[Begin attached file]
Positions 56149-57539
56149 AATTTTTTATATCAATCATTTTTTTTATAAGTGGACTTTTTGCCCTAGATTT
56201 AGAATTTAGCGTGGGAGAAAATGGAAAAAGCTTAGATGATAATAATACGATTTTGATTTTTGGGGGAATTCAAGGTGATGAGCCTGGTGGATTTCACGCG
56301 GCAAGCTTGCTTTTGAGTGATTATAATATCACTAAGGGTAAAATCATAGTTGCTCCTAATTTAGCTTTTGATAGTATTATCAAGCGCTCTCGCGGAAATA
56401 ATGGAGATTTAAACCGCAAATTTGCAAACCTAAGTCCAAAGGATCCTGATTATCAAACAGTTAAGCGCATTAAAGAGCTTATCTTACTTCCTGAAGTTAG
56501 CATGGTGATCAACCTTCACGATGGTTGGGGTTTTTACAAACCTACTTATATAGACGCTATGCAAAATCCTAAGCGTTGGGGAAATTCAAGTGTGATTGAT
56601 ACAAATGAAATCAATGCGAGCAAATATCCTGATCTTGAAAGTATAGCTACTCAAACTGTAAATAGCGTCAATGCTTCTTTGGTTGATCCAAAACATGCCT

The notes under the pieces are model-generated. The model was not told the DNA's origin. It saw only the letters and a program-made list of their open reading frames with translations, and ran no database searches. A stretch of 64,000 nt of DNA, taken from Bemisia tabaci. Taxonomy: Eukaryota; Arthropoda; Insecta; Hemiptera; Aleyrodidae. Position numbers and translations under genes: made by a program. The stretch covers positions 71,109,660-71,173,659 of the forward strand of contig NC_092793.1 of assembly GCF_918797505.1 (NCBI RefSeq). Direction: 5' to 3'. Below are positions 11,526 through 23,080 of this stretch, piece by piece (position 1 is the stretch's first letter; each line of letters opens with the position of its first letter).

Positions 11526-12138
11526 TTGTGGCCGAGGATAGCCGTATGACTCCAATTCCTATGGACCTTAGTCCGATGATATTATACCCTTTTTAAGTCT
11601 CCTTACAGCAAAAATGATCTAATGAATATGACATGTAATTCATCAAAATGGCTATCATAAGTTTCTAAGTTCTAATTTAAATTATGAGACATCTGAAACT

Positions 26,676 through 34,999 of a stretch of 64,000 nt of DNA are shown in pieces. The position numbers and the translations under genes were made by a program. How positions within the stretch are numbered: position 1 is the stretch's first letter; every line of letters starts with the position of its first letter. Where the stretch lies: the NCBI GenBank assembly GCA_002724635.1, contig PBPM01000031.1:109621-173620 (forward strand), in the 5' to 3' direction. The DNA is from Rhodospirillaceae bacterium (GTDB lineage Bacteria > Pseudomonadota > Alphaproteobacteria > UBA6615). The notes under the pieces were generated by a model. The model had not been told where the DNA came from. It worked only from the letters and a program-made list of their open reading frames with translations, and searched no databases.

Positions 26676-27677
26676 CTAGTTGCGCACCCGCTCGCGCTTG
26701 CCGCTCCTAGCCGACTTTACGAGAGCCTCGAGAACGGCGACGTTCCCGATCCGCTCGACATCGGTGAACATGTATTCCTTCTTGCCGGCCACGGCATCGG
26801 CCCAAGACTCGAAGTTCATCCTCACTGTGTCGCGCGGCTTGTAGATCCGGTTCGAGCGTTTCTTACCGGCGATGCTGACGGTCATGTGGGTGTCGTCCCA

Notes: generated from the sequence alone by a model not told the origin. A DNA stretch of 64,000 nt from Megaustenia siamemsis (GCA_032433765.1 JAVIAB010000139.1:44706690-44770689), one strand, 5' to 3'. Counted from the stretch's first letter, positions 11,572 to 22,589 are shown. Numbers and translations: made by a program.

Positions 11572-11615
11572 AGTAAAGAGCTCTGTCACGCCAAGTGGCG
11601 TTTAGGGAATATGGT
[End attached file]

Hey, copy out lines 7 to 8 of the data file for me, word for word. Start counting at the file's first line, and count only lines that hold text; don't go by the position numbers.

56601 ACAAATGAAATCAATGCGAGCAAATATCCTGATCTTGAAAGTATAGCTACTCAAACTGTAAATAGCGTCAATGCTTCTTTGGTTGATCCAAAACATGCCT

The notes under the pieces are model-generated. The model was not told the DNA's origin. It saw only the letters and a program-made list of their open reading frames with translations, and ran no database searches. A stretch of 64,000 nt of DNA, taken from Bemisia tabaci. Taxonomy: Eukaryota; Arthropoda; Insecta; Hemiptera; Aleyrodidae. Position numbers and translations under genes: made by a program. The stretch covers positions 71,109,660-71,173,659 of the forward strand of contig NC_092793.1 of assembly GCF_918797505.1 (NCBI RefSeq). Direction: 5' to 3'. Below are positions 11,526 through 23,080 of this stretch, piece by piece (position 1 is the stretch's first letter; each line of letters opens with the position of its first letter).